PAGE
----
In total, 12 outside students and 12 inside students participated in Boyne’s course. The IU McKinney group, which included enrollees in the day and night programs, said the class was eye-opening and very much changed their views of people who are incarcerated. They learned lessons that they have been carrying back to their friends and families and they will remember when one day their own clients are sitting across the table.

Rising 2L students Trevor Oakerson and Jonathan Lounds said the course highlighted that their inside colleagues are human beings and showed how prison can affect an individual. The inmates have debts to repay to society but even after they are released, they will forever be labeled by their past actions.

Faith Long, a master of jurisprudence candidate, hesitated to call herself “jaded,” but she admitted she was surprised at how open and willing to engage the inside students were. In the back of her mind, she continues to wonder what the inmates will do once they are released, since some say they are committed to staying out of trouble and others talk about how they will likely reoffend.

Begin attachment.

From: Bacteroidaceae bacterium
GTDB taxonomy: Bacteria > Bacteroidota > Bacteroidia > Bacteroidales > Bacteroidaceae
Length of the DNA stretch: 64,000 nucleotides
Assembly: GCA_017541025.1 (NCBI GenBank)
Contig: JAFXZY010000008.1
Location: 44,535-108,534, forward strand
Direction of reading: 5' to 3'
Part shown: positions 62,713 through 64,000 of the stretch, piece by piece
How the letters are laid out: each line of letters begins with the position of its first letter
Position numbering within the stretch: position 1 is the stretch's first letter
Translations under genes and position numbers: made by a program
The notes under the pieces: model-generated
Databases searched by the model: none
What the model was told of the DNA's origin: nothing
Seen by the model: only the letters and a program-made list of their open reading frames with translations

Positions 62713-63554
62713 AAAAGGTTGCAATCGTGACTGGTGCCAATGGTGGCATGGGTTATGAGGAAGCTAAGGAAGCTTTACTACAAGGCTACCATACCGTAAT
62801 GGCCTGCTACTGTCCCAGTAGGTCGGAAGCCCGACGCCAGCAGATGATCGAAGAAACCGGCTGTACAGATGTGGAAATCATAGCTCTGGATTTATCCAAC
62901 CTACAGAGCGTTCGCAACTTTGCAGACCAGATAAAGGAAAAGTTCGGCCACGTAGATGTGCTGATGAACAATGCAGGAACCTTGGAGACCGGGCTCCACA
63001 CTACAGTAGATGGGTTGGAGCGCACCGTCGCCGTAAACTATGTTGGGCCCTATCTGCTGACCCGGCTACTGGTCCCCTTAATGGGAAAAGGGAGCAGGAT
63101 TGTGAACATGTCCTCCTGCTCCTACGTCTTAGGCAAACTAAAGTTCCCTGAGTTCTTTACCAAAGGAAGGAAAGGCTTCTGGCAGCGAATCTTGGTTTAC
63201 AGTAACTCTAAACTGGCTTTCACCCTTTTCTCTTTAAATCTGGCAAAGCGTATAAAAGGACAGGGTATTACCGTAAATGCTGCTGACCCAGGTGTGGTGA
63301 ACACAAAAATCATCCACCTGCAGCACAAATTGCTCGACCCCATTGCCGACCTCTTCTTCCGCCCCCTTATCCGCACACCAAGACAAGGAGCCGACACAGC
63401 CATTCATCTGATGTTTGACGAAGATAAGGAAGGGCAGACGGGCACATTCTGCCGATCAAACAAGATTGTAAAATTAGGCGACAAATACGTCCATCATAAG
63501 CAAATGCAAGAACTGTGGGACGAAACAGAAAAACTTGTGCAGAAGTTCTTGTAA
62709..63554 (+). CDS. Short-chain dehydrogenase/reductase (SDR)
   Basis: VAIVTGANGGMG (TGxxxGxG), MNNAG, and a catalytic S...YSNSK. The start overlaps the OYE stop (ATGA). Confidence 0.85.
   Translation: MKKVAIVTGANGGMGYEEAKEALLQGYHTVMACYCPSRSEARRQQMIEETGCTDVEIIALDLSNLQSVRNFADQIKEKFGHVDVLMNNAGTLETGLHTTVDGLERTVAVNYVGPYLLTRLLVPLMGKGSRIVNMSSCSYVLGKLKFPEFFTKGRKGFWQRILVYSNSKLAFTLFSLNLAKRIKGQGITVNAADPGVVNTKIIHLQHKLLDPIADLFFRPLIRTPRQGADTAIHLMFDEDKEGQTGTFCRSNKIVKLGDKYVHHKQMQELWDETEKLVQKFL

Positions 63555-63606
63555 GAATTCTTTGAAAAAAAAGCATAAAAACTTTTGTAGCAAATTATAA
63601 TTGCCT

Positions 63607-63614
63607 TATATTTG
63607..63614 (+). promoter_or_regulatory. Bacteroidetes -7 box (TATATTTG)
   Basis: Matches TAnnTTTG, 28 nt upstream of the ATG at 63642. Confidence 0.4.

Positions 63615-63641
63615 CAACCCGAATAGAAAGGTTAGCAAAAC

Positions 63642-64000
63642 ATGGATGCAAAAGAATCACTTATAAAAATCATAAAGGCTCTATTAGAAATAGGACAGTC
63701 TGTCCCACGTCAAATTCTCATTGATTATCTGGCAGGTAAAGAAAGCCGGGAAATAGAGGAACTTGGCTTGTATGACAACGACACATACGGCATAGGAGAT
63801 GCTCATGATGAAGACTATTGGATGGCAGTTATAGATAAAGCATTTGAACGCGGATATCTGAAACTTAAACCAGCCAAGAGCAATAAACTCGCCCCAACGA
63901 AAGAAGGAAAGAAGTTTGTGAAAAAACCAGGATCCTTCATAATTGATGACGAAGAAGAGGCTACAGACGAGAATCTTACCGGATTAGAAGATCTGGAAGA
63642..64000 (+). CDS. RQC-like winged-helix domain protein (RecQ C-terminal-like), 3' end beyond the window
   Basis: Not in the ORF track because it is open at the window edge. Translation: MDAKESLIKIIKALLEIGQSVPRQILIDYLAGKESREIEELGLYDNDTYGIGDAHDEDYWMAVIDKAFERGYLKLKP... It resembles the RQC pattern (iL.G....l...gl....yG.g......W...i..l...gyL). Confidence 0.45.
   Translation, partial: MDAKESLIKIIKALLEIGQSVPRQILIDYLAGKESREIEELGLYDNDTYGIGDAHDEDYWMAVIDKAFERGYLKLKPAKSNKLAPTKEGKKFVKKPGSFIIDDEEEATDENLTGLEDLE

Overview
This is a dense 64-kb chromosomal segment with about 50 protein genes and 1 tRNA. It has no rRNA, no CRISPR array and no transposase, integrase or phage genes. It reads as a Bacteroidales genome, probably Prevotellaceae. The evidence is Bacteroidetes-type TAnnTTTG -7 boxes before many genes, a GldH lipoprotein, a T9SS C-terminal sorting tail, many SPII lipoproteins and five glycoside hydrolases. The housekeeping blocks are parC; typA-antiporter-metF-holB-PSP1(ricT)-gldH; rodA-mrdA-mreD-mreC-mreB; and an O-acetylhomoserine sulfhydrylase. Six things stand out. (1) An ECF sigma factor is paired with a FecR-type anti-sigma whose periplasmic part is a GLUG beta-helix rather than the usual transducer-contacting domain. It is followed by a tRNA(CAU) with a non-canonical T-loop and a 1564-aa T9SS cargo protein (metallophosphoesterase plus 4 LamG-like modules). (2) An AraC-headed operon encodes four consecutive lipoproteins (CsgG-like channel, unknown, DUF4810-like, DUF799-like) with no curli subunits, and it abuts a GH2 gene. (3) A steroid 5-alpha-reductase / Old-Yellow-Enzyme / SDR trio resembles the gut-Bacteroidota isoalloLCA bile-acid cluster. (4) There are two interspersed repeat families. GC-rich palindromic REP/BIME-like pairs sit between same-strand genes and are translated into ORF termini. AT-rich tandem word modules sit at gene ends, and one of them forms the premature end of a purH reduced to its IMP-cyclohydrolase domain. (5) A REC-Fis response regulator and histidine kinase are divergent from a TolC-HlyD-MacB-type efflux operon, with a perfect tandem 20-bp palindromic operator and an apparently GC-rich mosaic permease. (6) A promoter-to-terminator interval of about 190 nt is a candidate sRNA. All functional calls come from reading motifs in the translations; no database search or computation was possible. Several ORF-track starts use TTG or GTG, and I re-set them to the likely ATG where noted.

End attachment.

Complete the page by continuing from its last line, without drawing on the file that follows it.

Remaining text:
Still, the impact the class had on her was visible as she openly fretted over one inside classmate in particular. She worried he would not be able to stay safe and would make bad decisions that would prevent him from being released.

Behind the high fence

The IU McKinney Inside-Out course met Tuesdays during the first summer term from 5 p.m. to 8 p.m. at the re-entry facility.

For the class on June 20, the law students gathered inside the entrance of the minimum-security prison where they deposited their car keys in a locker then dumped their notebooks and shoes in plastic bins before going through the metal detector. Doors locked and eventually unlocked so they were able to flow onto the grounds and walk to their building.